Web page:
Reduction of hypertrophic scar via retroviral delivery of a dominant negative TGF-β receptor II

Russell R. Reid, Nakshatra Roy, Jon E. Mogford, Hannah Zimmerman, Chung Lee, Thomas A. Mustoe*

*Corresponding author for this work

Research output: Contribution to journalArticlepeer-review

39 Scopus citations


Effective blockade of the pluripotent cytokine transforming growth factor (TGF)-β as a means of cutaneous scar reduction is a strategy with great potential. This desired effect may be achieved through the overexpression of mutant TGF-β receptors within the wound milieu. Our goal was to examine the effects of dominant negative mutant TGF-β receptor II (TGFβRIIdn) protein expression in a well-established rabbit ear model of hypertrophic scarring. Serial injections of a retroviral construct encoding a truncated TGFβRII and the marker green fusion protein (pMSCV-rIIdn-GFP) were performed in 7 mm punch wounds at day 10 and day 12 (two-day injection group) or days 8, 10, 12 (three-day injection group) post-wounding. Delivery of an empty vector (pMSCV-GFP) at the same time points served as a negative control. Histomorphometric analysis of wounds harvested at day 28 revealed a modest, though statistically significant reduction (20%, p = 0.027) in the scar elevation index (SEI) in two-day treated and a more modest reduction in SEI (12%) in the three-day treated arm compared to null-treated controls. Confocal microscopy confirmed stable, yet variable transfection of the construct in both peri-wound tissue as well as rabbit dermal fibroblasts transfected in vitro. Optimisation of this novel application in retroviral gene therapy could lead to effective anti-scarring strategies.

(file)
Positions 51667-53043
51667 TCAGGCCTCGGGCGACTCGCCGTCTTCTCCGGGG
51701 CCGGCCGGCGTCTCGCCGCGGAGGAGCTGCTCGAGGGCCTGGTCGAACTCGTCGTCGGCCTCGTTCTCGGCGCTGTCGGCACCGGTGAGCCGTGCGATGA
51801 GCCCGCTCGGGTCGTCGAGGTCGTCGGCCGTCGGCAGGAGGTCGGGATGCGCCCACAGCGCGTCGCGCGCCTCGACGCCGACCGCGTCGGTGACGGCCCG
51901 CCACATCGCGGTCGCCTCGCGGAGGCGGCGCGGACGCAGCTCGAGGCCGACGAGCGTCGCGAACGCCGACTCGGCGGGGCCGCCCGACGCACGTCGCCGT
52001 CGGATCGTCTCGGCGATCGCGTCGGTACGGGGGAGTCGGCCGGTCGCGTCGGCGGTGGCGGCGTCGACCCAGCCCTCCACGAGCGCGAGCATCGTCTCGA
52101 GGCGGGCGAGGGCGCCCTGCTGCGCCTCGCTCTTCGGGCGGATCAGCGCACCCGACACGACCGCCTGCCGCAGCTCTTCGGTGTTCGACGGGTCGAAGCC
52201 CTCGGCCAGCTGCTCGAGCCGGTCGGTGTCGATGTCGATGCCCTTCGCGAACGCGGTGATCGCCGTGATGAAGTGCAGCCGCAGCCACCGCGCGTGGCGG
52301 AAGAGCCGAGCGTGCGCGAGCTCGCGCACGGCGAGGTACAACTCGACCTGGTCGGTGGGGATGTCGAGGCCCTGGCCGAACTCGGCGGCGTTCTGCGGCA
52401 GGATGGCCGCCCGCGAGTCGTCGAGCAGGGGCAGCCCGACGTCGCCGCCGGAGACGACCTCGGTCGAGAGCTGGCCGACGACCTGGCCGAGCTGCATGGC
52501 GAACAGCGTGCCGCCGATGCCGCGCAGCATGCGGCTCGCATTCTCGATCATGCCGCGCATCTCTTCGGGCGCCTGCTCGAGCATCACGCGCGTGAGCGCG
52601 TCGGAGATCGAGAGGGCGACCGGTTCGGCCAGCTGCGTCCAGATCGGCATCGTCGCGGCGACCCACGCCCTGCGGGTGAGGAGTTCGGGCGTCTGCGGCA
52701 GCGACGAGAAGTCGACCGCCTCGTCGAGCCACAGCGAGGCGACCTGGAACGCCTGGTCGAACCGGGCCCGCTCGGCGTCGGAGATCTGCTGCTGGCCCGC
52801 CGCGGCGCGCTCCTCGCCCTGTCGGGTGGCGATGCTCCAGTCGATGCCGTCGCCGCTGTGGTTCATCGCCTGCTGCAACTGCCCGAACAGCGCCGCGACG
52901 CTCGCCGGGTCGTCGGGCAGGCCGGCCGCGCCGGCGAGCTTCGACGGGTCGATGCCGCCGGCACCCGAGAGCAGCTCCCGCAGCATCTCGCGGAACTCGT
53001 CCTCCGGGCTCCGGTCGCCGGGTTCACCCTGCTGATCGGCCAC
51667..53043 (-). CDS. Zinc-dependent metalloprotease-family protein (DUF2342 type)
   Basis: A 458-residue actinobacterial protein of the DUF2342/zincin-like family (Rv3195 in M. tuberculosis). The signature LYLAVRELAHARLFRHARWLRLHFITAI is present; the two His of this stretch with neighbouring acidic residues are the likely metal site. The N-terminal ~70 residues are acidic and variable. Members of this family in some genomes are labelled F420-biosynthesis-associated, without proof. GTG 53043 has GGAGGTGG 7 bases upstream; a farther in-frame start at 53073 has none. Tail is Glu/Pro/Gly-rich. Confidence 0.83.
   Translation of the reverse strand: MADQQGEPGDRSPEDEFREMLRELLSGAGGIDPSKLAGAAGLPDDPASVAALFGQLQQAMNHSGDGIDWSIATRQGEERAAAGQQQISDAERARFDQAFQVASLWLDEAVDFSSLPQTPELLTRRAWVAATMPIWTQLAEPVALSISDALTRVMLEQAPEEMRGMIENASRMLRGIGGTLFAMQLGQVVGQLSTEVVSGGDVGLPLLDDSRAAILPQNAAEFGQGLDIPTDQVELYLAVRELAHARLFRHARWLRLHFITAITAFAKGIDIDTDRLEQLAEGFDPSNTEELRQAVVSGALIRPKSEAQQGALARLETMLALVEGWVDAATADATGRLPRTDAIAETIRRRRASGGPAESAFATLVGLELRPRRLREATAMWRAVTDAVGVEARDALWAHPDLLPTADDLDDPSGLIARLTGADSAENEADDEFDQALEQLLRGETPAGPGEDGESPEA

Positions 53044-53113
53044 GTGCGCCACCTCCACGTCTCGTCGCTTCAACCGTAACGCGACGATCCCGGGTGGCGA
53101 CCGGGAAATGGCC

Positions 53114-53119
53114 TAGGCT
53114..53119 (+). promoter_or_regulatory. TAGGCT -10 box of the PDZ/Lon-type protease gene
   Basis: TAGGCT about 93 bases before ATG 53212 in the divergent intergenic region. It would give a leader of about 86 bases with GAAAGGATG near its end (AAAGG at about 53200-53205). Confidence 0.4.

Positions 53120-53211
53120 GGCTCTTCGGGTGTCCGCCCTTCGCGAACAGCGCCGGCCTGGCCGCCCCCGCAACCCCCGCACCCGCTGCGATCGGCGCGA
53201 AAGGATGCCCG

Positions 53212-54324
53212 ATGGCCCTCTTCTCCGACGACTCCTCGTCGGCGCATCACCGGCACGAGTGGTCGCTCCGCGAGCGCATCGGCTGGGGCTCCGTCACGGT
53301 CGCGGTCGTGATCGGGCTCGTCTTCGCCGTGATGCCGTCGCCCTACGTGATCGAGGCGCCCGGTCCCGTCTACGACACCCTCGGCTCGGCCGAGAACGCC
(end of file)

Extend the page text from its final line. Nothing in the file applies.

Original languageEnglish (US)
Pages (from-to)64-72
Number of pages9
JournalJournal of Plastic, Reconstructive and Aesthetic Surgery
Issue number1
StatePublished - Jan 2007


  • Gene therapy
  • Hypertrophic scarring
  • Retrovirus
  • Transforming growth factor-beta

ASJC Scopus subject areas

  • Surgery


Dive into the research topics of 'Reduction of hypertrophic scar via retroviral delivery of a dominant negative TGF-β receptor II'. Together they form a unique fingerprint.

Cite this